|Ogden, Fred - UNIV. OF CONNECTICUT|
|Debarry, Paul - BORTON-LAWSON ENGINEERING|
|Maidment, David - UNIV. OF TEXAS|
Submitted to: Journal Hydrologic Engineering
Publication Type: Peer Reviewed Journal
Publication Acceptance Date: November 1, 2001
Publication Date: November 1, 2001
Interpretive Summary: This is the first paper of a two-part paper that presents state-of-the-art integrated Geographic Information Systems (GIS) and hydrologic analysis software and techniques. This first paper presents an overview and discussion of GIS data types and map projections made possible by recent advances in computer technoloy, proliferation of spatial data and the use of GIS. These data offer scientist, engineers, watershed managers, and data collection agencies unprecedented capabilities for watershed investigations. This first paper covers the form in which the data is available, provides a list of available sources for the data and discusses limitations of the data. The data covered include landscape elevation data that are in electronic computer format, stream and drainage data that are either read electronically from maps or derived from the landscape elevation data, soil data from existing United States Department of Agriculture data bases, various remotely sensed data of land cover, detailed photography of the landscape, and radar precipitation data. The purpose of this paper is to provide the scientists and engineers who want to expand into the arena of spatial data and distributed watershed modeling with an insight into the wealth of existing data for GIS applications in watershed investigations.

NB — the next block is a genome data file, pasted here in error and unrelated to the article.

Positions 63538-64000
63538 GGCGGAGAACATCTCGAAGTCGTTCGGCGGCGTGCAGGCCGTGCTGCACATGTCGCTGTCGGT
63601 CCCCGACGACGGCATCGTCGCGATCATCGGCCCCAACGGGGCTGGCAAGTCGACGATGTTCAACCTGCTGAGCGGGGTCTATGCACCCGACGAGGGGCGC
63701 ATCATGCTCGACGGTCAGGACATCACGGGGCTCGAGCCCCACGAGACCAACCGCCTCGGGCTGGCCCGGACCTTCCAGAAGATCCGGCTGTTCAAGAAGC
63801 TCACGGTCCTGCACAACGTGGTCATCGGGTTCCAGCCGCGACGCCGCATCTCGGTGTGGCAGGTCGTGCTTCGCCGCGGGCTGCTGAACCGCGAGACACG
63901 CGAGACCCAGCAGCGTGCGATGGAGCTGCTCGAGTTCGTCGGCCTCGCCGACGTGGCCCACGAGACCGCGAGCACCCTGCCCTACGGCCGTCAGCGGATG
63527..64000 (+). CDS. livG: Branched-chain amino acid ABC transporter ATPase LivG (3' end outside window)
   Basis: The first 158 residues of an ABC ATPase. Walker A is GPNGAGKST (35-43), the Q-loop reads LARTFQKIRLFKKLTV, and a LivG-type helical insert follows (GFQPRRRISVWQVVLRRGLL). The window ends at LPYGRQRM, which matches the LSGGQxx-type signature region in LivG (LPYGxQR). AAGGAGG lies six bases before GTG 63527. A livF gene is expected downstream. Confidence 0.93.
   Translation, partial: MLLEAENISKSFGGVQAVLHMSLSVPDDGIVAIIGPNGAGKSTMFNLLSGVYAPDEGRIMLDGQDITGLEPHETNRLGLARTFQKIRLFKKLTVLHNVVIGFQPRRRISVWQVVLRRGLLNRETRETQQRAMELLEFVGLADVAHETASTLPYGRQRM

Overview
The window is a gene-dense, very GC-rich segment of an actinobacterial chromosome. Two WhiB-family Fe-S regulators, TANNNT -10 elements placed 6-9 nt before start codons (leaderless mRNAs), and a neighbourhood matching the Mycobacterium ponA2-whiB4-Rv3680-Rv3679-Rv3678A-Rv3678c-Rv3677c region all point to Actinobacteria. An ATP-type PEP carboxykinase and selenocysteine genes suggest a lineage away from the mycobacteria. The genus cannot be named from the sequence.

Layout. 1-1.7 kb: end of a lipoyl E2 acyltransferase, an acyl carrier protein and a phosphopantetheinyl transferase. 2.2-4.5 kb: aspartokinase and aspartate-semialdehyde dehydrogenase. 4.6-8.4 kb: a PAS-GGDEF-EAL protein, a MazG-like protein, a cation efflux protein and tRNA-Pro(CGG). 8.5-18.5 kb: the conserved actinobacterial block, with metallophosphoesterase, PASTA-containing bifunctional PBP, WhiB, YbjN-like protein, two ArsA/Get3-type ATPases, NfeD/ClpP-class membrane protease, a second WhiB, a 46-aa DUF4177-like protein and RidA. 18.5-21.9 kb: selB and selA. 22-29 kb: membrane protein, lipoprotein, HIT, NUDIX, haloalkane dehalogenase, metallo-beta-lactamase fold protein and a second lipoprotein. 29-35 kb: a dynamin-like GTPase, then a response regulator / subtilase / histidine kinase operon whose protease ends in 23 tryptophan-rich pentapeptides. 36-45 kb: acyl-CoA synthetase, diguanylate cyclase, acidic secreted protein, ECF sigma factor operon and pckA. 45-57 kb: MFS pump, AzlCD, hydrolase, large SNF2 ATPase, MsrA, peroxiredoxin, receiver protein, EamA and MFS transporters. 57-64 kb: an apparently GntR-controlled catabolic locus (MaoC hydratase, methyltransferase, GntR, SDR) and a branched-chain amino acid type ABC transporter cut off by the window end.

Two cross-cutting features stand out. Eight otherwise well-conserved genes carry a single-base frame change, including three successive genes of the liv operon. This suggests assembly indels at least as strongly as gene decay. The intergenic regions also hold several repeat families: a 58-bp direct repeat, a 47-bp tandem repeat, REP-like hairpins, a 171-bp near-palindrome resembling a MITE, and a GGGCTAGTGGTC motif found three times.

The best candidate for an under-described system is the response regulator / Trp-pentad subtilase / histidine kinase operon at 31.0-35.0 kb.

Technical Abstract: The increasing proliferation of spatial data, Geographic Information Systems (GIS) and models for hydrologic applications provide many new investigation opportunities, but also present a number of challenges for the uninitiated water resources practitioner. This two part paper is intended for the practicing engineer who wants to expand into the arena of spatial data and distributed watershed modeling. It provides an integrate overview of the multiple facets of data-GIS-modeling issues and a source of background information for selection and application of GIS in watershed modeling. This first paper addresses selected spatial data issues, data structures and projections, data sources, and information on data resolution and uncertainties. Spatial data that are covered include digital elevation data, stream and drainage data, soil data, remotely sensed data, and radar precipitation data. The focus is on data and issues sthat are common to many data-GIS-modeling applications. The second paper presents issues on and examples of GIS and hydrologic models, and provides recommendations with respect to organization and implementation of the integrated use of spatial data, GIS and distributed watershed models.